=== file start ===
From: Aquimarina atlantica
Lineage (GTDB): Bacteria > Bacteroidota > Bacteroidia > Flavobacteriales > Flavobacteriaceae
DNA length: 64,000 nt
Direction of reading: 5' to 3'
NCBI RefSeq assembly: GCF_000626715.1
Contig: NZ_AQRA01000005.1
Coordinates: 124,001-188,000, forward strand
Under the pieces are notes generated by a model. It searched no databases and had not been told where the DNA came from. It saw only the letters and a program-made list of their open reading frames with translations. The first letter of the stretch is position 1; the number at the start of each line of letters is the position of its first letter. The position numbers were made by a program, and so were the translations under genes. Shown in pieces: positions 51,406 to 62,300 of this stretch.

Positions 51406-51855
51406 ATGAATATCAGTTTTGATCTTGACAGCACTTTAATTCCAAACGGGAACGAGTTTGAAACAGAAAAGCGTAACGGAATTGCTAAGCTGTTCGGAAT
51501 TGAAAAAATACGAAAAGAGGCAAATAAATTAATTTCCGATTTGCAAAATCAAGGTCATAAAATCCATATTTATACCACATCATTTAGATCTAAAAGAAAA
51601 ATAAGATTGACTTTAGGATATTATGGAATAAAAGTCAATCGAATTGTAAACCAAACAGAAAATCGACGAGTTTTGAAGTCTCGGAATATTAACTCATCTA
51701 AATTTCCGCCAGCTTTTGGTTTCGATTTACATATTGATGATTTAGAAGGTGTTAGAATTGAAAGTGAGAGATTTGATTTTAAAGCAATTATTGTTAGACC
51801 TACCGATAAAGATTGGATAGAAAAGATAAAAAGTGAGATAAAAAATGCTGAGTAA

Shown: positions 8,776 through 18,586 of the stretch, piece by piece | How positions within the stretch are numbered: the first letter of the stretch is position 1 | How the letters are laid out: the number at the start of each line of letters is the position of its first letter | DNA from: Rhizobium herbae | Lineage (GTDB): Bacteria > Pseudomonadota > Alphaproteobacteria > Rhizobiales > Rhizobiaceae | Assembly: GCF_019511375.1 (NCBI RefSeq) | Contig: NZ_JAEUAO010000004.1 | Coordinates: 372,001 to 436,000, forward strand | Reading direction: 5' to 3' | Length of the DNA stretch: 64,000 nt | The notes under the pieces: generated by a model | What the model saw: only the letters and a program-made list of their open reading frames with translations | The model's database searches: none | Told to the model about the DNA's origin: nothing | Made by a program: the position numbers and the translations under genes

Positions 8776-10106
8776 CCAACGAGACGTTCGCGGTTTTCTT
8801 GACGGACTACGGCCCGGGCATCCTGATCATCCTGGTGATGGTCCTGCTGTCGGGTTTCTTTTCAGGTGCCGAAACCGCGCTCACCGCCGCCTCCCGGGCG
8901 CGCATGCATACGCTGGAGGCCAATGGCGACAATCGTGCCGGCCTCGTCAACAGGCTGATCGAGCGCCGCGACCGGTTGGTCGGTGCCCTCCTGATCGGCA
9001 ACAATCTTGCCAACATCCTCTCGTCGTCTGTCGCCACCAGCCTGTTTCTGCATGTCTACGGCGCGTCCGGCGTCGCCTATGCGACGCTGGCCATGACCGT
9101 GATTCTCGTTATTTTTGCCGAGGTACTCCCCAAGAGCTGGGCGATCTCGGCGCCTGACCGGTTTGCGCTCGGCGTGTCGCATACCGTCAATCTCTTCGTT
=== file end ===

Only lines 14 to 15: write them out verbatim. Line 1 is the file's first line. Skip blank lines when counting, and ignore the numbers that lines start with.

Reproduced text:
51801 TACCGATAAAGATTGGATAGAAAAGATAAAAAGTGAGATAAAAAATGCTGAGTAA

Shown: positions 8,776 through 18,586 of the stretch, piece by piece | How positions within the stretch are numbered: the first letter of the stretch is position 1 | How the letters are laid out: the number at the start of each line of letters is the position of its first letter | DNA from: Rhizobium herbae | Lineage (GTDB): Bacteria > Pseudomonadota > Alphaproteobacteria > Rhizobiales > Rhizobiaceae | Assembly: GCF_019511375.1 (NCBI RefSeq) | Contig: NZ_JAEUAO010000004.1 | Coordinates: 372,001 to 436,000, forward strand | Reading direction: 5' to 3' | Length of the DNA stretch: 64,000 nt | The notes under the pieces: generated by a model | What the model saw: only the letters and a program-made list of their open reading frames with translations | The model's database searches: none | Told to the model about the DNA's origin: nothing | Made by a program: the position numbers and the translations under genes